2007 / Frank Durabont > I assume this was meant to be some sort of a conceit upon humanity, but it’s effectively a well-directed, technically apt version of an average Twilight Zone episode. The fact that it’s executed well doesn’t excuse its weak foundation and an ending that’s downright shameless. Apparently it deviates slightly from the ambiguous version that Stephen King originally penned, but it does make me wonder just how much better a film it would have been.
2008 / Matthieu Kassovitz > I should have guessed when Kassovitz himself denounced the final product, but I figured it was worth a shot. I’m generally a sucker for apocalyptic near-futures, and this one seemed to have a lot of the typical plot points—military black markets, religious fanatics, a savior or two. But Fox’s interference during the filming process looks more than obvious. Considering what Kassovitz was capable of in La Haine, arguably a better version of Boyz n the Hood, this is a mess beyond belief. The story jumps, becomes incoherent, then suddenly has a wonderfully poignant (at least in its own, deluded mind) finale. Supposedly there’s a longer cut out there somewhere, but the director himself has said that he didn’t even get to film his vision. So, in effect, any alternative cut out there ought to be rendered useless.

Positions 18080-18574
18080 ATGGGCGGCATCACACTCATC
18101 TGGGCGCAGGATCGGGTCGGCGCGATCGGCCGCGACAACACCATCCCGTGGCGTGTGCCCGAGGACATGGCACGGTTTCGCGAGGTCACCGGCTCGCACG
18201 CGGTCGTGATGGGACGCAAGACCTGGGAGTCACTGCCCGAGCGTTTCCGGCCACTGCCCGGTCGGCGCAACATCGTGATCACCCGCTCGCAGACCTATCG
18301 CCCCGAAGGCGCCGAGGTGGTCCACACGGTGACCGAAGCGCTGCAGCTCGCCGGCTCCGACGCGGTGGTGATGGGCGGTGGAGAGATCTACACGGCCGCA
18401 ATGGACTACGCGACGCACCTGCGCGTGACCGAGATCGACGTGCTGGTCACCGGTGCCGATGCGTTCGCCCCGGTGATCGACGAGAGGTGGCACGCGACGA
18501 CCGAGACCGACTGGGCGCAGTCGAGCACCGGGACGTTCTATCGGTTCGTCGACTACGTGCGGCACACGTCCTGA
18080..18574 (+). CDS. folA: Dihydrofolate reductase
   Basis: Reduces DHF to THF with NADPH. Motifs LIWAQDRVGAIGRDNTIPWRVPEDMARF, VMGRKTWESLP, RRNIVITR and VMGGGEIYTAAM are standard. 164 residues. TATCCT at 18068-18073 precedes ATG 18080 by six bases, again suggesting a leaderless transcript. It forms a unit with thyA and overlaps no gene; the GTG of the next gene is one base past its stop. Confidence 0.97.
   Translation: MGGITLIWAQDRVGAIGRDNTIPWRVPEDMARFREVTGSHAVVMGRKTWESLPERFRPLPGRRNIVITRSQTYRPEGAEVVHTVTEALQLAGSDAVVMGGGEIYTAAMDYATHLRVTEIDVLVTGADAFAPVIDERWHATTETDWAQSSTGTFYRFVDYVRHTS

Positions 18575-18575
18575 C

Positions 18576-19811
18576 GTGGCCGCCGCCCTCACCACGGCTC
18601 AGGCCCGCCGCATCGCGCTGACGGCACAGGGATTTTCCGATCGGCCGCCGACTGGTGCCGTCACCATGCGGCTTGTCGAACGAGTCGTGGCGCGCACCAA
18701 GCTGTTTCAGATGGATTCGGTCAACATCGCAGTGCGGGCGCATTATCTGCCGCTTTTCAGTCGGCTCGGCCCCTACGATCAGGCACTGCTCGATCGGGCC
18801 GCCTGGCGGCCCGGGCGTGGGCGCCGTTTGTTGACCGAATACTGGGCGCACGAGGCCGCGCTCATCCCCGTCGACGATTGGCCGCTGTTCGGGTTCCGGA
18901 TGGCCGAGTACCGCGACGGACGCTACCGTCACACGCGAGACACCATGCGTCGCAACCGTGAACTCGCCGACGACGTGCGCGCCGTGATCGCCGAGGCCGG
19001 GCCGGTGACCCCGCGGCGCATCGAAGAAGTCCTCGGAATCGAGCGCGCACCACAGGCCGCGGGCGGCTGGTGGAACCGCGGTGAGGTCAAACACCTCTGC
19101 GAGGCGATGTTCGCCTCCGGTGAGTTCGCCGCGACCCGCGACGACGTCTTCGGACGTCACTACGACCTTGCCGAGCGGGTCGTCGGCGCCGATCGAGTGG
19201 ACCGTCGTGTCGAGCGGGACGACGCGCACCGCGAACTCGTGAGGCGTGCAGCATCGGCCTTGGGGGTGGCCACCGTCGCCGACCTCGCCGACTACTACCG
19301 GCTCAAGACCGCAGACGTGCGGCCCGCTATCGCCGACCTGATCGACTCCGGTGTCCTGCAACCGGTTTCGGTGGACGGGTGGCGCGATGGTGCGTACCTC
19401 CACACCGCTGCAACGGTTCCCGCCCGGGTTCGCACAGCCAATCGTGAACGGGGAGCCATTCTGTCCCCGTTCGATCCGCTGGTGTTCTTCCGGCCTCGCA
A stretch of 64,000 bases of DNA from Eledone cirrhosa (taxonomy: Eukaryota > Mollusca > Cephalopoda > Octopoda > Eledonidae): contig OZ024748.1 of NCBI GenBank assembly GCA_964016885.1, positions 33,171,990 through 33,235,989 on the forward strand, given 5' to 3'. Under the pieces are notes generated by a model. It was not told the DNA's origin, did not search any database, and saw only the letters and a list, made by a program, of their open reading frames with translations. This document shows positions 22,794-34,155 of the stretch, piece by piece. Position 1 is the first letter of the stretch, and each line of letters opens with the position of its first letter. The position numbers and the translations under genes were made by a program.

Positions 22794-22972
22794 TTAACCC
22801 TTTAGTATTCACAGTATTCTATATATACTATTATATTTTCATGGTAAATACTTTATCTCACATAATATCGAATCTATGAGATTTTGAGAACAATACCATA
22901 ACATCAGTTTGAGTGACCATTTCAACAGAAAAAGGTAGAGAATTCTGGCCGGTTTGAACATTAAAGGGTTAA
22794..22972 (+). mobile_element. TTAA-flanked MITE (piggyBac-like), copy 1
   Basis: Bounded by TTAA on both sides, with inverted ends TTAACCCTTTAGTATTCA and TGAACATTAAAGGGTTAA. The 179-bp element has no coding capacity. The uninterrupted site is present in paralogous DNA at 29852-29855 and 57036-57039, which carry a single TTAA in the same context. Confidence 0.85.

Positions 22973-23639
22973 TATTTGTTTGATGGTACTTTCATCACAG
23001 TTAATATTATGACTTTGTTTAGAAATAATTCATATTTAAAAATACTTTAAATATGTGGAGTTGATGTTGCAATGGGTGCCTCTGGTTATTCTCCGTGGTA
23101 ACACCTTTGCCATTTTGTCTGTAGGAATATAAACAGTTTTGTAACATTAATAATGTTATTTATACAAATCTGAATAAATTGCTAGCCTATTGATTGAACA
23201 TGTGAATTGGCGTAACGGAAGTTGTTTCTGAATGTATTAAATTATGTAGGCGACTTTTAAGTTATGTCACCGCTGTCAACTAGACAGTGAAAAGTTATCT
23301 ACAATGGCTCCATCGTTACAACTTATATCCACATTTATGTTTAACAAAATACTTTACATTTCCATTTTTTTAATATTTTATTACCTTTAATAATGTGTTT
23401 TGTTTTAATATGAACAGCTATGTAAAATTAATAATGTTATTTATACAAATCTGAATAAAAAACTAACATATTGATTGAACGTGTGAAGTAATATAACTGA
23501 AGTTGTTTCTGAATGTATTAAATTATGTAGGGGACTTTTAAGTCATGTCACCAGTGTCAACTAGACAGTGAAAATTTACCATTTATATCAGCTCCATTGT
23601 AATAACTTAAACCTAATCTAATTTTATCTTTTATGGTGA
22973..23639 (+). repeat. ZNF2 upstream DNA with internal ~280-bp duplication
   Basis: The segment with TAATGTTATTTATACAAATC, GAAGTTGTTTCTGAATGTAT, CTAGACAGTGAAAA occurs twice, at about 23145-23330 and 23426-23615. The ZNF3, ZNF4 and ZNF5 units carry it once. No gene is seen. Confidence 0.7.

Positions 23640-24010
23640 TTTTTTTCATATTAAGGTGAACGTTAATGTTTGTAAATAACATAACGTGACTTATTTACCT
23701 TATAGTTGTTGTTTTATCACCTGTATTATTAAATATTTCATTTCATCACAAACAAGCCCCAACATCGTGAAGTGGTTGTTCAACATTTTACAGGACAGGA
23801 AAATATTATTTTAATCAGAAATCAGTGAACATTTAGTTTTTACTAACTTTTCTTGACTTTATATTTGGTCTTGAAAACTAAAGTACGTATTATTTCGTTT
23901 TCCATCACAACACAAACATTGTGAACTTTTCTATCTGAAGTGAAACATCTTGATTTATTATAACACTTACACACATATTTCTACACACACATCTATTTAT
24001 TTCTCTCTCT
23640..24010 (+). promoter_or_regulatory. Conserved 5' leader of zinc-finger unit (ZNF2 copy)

2008 / Kim Ki-duk > Again, Kim further solidifies his rank as the most polarizing director in Korean cinema. He’s usually hit or miss, and sadly, even with the presence of Odagiri Jo, Dream comes off as a wasted opportunity. Sure, the movie is intended to be a bit of a puzzle, and nothing should have been taken at face value, but that alone doesn’t make it better. In fact, the film’s progression simply frustrates with its so-called cleverness. In some ways, this is a deconstructed version of Mulholland Drive, which is a film that you can’t help but respect even if you don’t like it. But in its deconstruction, Kim has dumbed things down to the point where there’s no meat on the bone, that the audience continually gnaws upon empty illusions. The only thing of real note happens to be Lee Na-yeong’s dramatic turn that can’t help but surprise in response to her previous outings (e.g. Please Teach Me English).